We recently developed fluorescence-activated cell sorting (FACS)-based methods to purify morphologically and functionally discrete populations of cells, each representing specific stages of terminal erythroid differentiation. We used these techniques to obtain pure populations of both human and murine erythroblasts at distinct developmental stages. RNA was prepared from these cells and subjected to RNA sequencing analyses, creating unbiased, stage-specific transcriptomes. Tight clustering of transcriptomes from differing stages, even between biologically different replicates, validated the utility of the FACS-based assays. Bioinformatic analyses revealed that there were marked differences between differentiation stages, with both shared and dissimilar gene expression profiles defining each stage within transcriptional space. There were vast temporal changes in gene expression across the differentiation stages, with each stage exhibiting unique transcriptomes. Clustering and network analyses revealed that varying stage-specific patterns of expression observed across differentiation were enriched for genes of differing function. Numerous differences were present between human and murine transcriptomes, with significant variation in the global patterns of gene expression. These data provide a significant resource for studies of normal and perturbed erythropoiesis, allowing a deeper understanding of mechanisms of erythroid development in various inherited and acquired erythroid disorders.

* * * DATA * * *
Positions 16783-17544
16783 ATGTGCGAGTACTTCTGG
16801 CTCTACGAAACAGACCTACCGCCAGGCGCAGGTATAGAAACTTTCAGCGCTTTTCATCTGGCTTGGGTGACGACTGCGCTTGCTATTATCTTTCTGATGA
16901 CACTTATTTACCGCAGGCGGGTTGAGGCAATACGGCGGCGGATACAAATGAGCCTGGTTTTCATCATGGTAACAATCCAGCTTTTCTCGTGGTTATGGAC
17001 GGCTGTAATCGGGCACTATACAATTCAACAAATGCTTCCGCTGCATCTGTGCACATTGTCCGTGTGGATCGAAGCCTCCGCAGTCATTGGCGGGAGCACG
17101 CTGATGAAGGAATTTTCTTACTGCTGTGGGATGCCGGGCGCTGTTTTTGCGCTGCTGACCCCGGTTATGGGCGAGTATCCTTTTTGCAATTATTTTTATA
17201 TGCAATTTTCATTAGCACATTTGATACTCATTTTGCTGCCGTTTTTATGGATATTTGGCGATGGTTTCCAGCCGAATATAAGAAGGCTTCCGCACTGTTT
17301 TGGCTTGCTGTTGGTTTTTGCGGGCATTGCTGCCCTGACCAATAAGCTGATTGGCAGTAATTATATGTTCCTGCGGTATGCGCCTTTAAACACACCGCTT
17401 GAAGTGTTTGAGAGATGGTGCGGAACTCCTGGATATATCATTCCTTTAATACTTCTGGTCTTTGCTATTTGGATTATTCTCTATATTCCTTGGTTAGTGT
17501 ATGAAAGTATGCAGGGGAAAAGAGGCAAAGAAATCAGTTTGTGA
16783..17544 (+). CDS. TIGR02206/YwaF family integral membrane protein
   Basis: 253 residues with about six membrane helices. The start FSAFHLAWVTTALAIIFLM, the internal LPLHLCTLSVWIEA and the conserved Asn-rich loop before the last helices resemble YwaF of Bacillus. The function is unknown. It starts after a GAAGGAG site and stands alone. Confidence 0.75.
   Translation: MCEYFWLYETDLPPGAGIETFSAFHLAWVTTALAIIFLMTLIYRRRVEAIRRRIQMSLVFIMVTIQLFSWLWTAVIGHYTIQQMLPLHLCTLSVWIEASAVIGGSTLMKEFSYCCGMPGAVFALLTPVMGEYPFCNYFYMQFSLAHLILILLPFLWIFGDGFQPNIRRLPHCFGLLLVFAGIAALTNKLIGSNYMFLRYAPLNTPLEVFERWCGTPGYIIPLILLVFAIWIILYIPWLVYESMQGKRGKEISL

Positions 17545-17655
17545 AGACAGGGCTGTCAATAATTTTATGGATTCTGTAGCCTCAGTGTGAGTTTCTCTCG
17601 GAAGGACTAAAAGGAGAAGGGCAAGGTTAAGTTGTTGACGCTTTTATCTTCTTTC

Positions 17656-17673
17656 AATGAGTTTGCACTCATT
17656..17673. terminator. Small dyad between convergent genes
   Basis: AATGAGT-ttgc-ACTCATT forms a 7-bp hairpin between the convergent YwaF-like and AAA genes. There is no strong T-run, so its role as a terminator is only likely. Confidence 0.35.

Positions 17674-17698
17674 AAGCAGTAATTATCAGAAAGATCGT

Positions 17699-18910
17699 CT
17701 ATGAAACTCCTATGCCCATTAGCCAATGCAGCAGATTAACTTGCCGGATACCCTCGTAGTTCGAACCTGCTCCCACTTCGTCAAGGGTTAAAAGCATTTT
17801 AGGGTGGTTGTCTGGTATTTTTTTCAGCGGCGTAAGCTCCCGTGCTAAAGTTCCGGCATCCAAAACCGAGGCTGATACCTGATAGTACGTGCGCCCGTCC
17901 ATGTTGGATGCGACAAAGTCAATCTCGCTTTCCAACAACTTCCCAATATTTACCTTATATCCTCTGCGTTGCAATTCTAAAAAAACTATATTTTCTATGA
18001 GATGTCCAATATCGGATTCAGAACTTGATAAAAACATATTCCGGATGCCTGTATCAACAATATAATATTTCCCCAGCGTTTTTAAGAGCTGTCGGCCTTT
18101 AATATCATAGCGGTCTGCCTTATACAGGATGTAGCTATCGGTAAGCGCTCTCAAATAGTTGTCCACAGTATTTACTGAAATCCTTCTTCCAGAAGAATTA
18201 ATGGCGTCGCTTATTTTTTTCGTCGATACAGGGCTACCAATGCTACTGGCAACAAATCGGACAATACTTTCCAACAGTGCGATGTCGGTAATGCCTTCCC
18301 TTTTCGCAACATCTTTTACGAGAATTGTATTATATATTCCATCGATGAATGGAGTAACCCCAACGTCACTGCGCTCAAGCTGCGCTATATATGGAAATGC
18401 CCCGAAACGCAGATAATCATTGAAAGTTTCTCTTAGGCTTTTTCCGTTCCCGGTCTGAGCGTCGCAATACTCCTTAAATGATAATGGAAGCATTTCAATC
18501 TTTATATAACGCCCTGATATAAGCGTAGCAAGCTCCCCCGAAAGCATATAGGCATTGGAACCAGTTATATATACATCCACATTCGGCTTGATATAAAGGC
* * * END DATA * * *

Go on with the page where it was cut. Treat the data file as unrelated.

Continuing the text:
© 2014 by The American Society of Hematology.